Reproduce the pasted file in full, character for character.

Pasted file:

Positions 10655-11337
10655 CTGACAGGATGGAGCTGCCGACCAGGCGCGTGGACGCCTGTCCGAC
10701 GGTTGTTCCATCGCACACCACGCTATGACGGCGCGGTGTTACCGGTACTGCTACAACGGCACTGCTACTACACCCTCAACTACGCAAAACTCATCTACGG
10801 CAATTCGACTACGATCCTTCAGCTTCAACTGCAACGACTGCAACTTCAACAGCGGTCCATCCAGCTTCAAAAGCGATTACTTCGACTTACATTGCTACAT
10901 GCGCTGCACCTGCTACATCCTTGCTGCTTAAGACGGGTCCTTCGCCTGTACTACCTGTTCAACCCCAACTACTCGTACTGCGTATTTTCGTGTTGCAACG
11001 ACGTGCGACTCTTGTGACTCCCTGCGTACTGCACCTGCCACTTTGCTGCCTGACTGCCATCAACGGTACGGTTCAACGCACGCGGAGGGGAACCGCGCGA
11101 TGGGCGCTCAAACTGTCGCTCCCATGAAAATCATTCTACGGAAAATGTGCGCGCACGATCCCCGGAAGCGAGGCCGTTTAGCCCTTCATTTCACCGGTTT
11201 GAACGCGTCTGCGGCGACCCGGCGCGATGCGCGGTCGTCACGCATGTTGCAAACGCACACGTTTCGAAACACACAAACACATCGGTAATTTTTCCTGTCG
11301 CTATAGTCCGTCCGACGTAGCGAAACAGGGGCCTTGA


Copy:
Positions 10655-11337
10655 CTGACAGGATGGAGCTGCCGACCAGGCGCGTGGACGCCTGTCCGAC
10701 GGTTGTTCCATCGCACACCACGCTATGACGGCGCGGTGTTACCGGTACTGCTACAACGGCACTGCTACTACACCCTCAACTACGCAAAACTCATCTACGG
10801 CAATTCGACTACGATCCTTCAGCTTCAACTGCAACGACTGCAACTTCAACAGCGGTCCATCCAGCTTCAAAAGCGATTACTTCGACTTACATTGCTACAT
10901 GCGCTGCACCTGCTACATCCTTGCTGCTTAAGACGGGTCCTTCGCCTGTACTACCTGTTCAACCCCAACTACTCGTACTGCGTATTTTCGTGTTGCAACG
11001 ACGTGCGACTCTTGTGACTCCCTGCGTACTGCACCTGCCACTTTGCTGCCTGACTGCCATCAACGGTACGGTTCAACGCACGCGGAGGGGAACCGCGCGA
11101 TGGGCGCTCAAACTGTCGCTCCCATGAAAATCATTCTACGGAAAATGTGCGCGCACGATCCCCGGAAGCGAGGCCGTTTAGCCCTTCATTTCACCGGTTT
11201 GAACGCGTCTGCGGCGACCCGGCGCGATGCGCGGTCGTCACGCATGTTGCAAACGCACACGTTTCGAAACACACAAACACATCGGTAATTTTTCCTGTCG
11301 CTATAGTCCGTCCGACGTAGCGAAACAGGGGCCTTGA